Airplanes are incredibly complex machines, filled with electronics and critical systems required to perform the modern miracle that is flight. The thing about complex systems is that it’s usually impossible to test how safe they are under every conceivable contingency. Given how many new phones come on the market each year, it would be challenging to test how each and every model might interfere with the systems on each aircraft in the commercial fleet worldwide. So airplane manufacturers work to “harden” the critical systems on their planes to make them less susceptible to interference from electronics.
Switch your phone to Airplane Mode
Cellphones used to be just that, a phone. You used it to call and text people. Arguably, the “phone” is now the least used function — think about the time you spend making calls versus everything else you do with it. So frequent fliers chafed at having to put their phone away for hours.
Although the FCC governs the use of cellular phones on planes, the Federal Aviation Administration governs the use of electronic devices on planes. If a device doesn’t interfere with the aircraft’s communication or navigation systems, it can be used on planes. People were using laptops, cameras, video players, tablets, electronic games and so on, so why not smartphones? After all, this single device now performs the functions of all those others. Hence, the FAA ruled they may be used, but only if the cellular radio was switched off. Enter Airplane Mode.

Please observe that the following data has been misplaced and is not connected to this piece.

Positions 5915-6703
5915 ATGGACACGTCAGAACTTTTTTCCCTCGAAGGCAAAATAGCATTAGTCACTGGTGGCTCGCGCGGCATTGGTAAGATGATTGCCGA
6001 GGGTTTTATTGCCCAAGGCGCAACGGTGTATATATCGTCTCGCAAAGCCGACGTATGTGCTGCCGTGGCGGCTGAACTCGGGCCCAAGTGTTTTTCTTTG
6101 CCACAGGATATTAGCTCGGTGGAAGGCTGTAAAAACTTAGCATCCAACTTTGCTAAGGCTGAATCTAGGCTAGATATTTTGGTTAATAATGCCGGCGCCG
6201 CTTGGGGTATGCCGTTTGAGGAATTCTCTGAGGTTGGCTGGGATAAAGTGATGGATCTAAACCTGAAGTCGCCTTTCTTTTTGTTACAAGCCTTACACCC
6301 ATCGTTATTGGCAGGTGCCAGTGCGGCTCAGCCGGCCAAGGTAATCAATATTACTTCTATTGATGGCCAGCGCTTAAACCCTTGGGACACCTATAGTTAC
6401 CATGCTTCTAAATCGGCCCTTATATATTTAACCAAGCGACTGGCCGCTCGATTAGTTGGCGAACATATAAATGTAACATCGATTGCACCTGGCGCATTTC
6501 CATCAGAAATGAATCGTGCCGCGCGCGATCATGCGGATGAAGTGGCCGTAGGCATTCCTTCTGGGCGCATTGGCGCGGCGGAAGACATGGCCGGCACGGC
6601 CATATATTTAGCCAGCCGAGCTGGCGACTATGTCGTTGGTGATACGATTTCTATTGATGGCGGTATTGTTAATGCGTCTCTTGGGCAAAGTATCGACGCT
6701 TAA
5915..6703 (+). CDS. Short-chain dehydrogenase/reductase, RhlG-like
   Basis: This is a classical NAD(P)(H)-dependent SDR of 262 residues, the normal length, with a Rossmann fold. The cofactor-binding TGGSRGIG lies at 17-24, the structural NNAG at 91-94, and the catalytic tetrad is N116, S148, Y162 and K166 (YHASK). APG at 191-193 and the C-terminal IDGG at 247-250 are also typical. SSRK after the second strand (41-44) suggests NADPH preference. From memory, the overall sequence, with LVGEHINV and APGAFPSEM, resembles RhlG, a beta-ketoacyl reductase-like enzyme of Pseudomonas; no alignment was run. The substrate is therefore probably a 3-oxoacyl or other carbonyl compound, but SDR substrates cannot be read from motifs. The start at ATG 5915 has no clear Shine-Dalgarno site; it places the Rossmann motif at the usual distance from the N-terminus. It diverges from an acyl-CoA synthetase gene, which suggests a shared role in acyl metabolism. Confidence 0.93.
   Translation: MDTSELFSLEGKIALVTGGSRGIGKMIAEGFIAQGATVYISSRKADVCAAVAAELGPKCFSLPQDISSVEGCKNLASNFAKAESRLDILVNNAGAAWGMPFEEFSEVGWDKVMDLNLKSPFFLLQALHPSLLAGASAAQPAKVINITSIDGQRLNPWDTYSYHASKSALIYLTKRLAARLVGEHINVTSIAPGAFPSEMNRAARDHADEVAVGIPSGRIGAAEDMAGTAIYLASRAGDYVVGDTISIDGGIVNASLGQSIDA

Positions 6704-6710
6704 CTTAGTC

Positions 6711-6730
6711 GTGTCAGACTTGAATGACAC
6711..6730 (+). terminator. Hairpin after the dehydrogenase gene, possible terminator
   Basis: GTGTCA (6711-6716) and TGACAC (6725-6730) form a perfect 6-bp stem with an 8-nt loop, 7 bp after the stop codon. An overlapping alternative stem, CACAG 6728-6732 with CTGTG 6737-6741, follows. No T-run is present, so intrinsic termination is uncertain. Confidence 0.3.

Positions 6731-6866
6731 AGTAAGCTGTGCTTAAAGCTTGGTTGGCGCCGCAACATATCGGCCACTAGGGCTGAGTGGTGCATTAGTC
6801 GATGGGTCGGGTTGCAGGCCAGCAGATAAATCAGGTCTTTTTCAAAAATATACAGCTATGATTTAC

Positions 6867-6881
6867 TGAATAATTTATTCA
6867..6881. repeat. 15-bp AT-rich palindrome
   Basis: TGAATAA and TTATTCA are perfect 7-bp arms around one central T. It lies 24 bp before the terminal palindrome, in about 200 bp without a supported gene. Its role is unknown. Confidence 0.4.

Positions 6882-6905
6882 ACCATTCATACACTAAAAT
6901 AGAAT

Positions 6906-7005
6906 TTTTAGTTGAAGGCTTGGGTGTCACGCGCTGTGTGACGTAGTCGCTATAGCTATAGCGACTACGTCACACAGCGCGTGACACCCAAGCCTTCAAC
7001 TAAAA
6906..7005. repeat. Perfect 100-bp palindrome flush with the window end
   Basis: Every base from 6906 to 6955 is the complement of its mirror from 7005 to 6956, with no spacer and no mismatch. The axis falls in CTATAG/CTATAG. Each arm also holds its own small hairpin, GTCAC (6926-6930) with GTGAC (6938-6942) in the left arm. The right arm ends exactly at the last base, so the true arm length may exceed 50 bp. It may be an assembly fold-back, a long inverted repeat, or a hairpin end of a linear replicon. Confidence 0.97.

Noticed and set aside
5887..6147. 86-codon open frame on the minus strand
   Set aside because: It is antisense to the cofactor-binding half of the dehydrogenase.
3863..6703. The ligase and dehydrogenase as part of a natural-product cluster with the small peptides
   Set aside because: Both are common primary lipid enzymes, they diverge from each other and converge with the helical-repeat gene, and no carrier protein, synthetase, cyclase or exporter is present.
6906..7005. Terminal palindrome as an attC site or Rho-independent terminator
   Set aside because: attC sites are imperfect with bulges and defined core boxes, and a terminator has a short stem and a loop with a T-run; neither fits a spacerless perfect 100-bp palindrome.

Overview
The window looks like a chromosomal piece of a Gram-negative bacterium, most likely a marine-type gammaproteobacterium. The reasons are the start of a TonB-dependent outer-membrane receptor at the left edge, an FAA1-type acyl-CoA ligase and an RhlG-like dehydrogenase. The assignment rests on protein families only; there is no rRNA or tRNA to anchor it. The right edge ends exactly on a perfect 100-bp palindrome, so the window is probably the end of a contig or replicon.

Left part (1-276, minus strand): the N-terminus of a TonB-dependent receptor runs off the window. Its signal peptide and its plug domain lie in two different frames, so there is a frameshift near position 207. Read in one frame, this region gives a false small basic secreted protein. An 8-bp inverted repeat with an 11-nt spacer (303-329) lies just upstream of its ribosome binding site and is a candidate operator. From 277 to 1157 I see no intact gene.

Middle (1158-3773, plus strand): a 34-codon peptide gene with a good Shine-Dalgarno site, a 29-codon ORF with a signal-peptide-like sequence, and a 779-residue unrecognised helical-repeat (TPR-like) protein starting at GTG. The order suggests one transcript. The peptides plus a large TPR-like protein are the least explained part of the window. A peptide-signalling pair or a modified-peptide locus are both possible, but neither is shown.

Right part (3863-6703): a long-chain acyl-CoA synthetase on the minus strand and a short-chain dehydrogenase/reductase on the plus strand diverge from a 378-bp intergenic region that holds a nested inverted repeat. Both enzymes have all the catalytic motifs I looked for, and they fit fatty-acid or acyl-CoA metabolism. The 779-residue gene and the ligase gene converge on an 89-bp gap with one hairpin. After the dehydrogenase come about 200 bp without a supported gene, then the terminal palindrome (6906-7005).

By adding Airplane Mode, device manufacturers have made our lives easier. When you flip on this feature, it turns off your phone’s cellular radio so you can’t make phone calls or text. It also turns off WiFi and Bluetooth, but both of those can be re-enabled and used on planes.
Airlines continue to innovate. Delta, for example, offers free access to certain messaging apps like Facebook Messenger and WhatsApp, which work over WiFi. But cellular texting, which needs the cellular radio, is still prohibited.